Leprosy Trends in Zambia 1991-2009

Nathan Kapata, Pascalina Chanda-Kapata, Martin Peter Grobusch, Justin O'Grady, Matthew Bates, Peter Mwaba, Alimuddin Zumla

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Objective: To document leprosy trends in Zambia over the past two decades to ascertain the importance of leprosy as a health problem in Zambia.

Methods: Retrospective study covering the period 1991–2009 of routine national leprosy surveillance data, published national programme review reports and desk reviews of in-country TB reports.

Results: Data reports were available for all the years under study apart from years 2001, 2002 and 2006. The Leprosy case notification rates (CNR) declined from 2.73/10 000 population in 1991 to 0.43/10 000 population in 2009. The general leprosy burden showed a downward trend for both adults and children. Leprosy case burden dropped from approximately 18 000 cases in 1980 to only about 1000 cases in 1996, and by the year 2000, the prevalence rates had fallen to 0.67/10 000 population. There were more multibacillary cases of leprosy than pauci-bacillary cases. Several major gaps in data recording, entry and surveillance were identified. Data on disaggregation by gender, HIV status or geographical origin were not available.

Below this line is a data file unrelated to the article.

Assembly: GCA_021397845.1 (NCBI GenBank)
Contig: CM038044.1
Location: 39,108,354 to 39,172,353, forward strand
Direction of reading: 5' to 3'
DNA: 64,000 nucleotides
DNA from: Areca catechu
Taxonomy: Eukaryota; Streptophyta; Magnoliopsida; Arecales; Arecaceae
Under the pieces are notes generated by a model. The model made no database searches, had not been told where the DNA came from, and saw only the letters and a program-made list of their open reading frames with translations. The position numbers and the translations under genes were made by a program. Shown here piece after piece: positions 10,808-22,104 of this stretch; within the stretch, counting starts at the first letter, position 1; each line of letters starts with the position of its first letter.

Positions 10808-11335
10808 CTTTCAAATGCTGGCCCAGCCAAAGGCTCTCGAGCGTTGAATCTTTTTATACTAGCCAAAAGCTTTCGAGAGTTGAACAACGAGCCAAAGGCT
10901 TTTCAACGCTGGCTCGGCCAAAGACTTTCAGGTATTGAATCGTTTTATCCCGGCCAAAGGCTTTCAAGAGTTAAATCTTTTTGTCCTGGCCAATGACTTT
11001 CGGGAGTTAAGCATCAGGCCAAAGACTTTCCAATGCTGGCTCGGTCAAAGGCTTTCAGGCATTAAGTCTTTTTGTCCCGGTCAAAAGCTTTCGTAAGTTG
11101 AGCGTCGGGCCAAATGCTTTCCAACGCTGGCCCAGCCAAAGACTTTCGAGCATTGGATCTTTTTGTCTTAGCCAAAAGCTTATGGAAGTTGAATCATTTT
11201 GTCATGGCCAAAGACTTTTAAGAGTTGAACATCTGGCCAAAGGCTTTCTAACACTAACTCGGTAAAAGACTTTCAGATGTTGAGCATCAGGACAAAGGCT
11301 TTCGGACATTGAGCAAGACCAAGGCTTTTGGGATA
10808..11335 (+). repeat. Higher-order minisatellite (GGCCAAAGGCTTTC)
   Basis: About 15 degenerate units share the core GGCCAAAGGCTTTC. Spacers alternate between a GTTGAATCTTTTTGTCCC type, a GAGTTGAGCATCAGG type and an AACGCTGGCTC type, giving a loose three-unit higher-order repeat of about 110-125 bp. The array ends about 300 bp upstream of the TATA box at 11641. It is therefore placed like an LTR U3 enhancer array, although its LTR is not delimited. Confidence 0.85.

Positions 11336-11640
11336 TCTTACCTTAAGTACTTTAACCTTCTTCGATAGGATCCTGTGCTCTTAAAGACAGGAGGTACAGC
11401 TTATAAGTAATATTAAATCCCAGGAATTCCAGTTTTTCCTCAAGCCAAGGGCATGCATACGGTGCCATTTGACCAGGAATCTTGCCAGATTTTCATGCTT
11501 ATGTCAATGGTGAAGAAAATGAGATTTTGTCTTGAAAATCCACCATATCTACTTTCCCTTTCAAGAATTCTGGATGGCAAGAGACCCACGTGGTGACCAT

Conclusion: Whilst Zambia has achieved WHO targets for leprosy control, leprosy prevalence data from Zambia may not reflect real situation because of poor data recording and surveillance. Greater investment into infrastructure and training are required for more accurate surveillance of leprosy in Zambia.
Original languageEnglish
Pages (from-to)1289-1293
Number of pages5
JournalTropical Medicine & International Health
Issue number10
Publication statusPublished - 2012

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